What is the leading edge of consciousness?

What is the leading edge of consciousness?

by Jon Rappoport

October 6, 2015

(To read about Jon’s mega-collection, Exit From The Matrix, click here.)

Long ago, in another life as a student, the answer to that question was never clear to me, nor did I even consider the question, because I was busy trying to make sense of the history of Western philosophy.

But in the decade-long lead-up to authoring my three Matrix collections, the question became very important. It split into two parts:

Was the ultimate in consciousness something a person plugged into, like a cosmic lamp, a reality that was already sitting there, waiting to be discovered?

Or was it something a person invented?

The second alternative, of course, is not a popular position.

Herds and flocks and squads of people are on the move, searching for the cosmic lamp. Or they’re avidly plugging themselves into some familiar religion or spiritual system.

They’re looking for authoritative content, the way an archeologist looks for a lost city, or on a lesser level, the way a chef looks for the best recipe for gnocchi.

However, the primary fact about consciousness is that it is creative, and the next most important fact is that it isn’t really looking for answers that already exist.

Looking for answers which are already there is built on a misconception. (Refer back to the primary fact above.)

Consciousness imagines, creates, invents. It may delude itself into thinking that what it creates was already there, but that illusion can be seen through.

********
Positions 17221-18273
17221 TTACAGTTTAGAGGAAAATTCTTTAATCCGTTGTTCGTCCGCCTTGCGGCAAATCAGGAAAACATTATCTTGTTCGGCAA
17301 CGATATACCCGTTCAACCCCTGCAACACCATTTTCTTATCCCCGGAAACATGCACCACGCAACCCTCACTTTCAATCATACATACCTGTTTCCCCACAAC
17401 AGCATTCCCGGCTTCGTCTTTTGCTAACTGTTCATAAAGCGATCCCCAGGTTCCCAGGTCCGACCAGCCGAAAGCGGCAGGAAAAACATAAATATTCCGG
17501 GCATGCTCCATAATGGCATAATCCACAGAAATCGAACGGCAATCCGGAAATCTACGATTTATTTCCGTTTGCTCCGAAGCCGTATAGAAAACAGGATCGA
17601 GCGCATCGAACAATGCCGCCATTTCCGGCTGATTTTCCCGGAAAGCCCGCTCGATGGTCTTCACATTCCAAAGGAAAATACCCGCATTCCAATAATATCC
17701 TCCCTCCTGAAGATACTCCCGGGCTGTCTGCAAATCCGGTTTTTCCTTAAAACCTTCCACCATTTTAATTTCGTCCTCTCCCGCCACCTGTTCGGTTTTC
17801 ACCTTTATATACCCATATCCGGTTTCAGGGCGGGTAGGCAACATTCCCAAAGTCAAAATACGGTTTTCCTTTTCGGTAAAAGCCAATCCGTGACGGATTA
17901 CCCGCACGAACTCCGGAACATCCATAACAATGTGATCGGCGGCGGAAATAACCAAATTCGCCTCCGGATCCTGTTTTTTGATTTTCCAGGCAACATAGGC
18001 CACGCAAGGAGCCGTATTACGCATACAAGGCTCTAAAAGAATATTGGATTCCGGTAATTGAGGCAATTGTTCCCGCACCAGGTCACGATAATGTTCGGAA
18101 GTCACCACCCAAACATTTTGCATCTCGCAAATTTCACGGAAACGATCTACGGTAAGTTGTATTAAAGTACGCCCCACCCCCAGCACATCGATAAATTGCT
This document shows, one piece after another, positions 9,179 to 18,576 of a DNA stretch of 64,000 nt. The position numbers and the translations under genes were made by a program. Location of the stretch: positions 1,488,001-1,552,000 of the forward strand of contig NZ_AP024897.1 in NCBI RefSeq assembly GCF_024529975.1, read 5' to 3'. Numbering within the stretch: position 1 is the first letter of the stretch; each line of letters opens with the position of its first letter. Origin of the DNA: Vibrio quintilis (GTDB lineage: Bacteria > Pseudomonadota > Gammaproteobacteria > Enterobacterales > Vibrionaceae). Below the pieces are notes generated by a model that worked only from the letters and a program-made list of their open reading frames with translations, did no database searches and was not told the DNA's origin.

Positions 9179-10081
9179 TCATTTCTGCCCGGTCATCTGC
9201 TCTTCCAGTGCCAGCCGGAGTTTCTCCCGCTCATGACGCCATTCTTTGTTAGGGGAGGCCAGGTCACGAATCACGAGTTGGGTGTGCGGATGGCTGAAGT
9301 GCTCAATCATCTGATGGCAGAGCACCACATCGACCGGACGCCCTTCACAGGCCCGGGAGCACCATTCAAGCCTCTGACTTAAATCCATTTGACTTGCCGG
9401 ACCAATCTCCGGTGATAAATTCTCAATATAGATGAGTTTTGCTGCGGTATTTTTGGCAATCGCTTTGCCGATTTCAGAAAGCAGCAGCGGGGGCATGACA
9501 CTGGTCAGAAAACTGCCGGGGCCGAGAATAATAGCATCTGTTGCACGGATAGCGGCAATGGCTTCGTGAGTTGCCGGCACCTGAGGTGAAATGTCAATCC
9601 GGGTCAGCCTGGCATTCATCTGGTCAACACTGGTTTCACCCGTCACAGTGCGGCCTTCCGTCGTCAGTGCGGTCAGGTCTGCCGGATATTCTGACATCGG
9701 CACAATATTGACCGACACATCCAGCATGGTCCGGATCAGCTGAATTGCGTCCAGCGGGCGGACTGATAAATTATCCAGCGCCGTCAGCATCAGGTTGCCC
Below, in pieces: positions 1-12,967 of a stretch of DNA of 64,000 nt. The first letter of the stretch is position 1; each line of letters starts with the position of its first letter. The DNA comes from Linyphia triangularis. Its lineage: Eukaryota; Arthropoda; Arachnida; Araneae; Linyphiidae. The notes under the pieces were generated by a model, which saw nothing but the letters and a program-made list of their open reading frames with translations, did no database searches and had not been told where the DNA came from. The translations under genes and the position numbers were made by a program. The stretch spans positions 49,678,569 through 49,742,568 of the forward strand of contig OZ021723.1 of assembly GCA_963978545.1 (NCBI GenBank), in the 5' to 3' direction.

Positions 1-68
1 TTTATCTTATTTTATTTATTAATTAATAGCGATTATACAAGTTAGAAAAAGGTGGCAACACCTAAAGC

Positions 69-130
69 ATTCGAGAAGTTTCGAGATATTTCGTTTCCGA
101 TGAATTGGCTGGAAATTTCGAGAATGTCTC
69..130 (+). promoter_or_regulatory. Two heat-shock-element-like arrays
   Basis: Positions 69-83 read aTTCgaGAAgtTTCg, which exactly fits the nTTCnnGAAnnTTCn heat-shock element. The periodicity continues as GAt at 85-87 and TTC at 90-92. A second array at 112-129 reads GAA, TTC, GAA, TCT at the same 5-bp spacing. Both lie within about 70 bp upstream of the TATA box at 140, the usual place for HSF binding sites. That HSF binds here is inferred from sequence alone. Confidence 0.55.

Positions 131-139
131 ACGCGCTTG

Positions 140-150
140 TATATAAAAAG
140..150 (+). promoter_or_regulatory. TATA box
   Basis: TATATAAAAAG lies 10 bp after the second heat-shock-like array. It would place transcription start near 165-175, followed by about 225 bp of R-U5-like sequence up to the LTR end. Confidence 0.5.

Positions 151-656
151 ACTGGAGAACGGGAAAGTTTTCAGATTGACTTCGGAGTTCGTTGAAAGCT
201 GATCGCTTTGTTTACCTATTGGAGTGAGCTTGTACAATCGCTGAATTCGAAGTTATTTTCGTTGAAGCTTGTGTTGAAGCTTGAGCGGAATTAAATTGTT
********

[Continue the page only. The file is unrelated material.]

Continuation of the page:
The “creative nature of everything” doesn’t mean there are limits on what can be created. It doesn’t mean there are hard and fast rules.

Most people are not up to contemplating the idea of consciously creating, much less spontaneously improvising, which involves a kind of merging with what they would create.

But for those who can grasp such an idea, the world and the universe aren’t any longer arbiters and rule makers and guides. They are inventions that are already here.

I’ll bring up a prescription I have offered before, one which some people find interesting and others find daunting.

Paint 200 paintings.

That’s all. Paint 200 paintings.

Several people I know have done this, and they report rather astonishing results.

The point is—and I’m not talking about prior training or talent or anything of that sort—if you embarked on this course, you would sooner or later arrive at a point where you have, so to speak, reached the edge of “everything you know.”

That’s an interesting place to be. All the work and the years you’ve put into forming a picture, a construct, a description of reality no longer hold water. You’ve “already painted all that,” and what sits beyond it is something different, something unknown, because you haven’t invented it yet.

You can’t fall back on slogans, maxims, principles, familiar ideas (no matter how true they may be). Nor can you “paint some ultimate higher enlightenment,” because you’ve already done that, too.

You’ve exhausted your storehouse.

Now you’re going to invent “something out of nothing.” You’re going to step off the cliff and fly.

This is when consciousness as essentially creative appears, walks in the door. This is when you walk through a different door.

According to all theories of knowledge, such a thing shouldn’t be able to happen. But it can. And it does.

In fact, your imagination has been waiting for it to happen for a long, long time.

At this point, what all the wisest people in the history of the world might suggest, in the way of what you should paint on the canvas or paper, means absolutely nothing.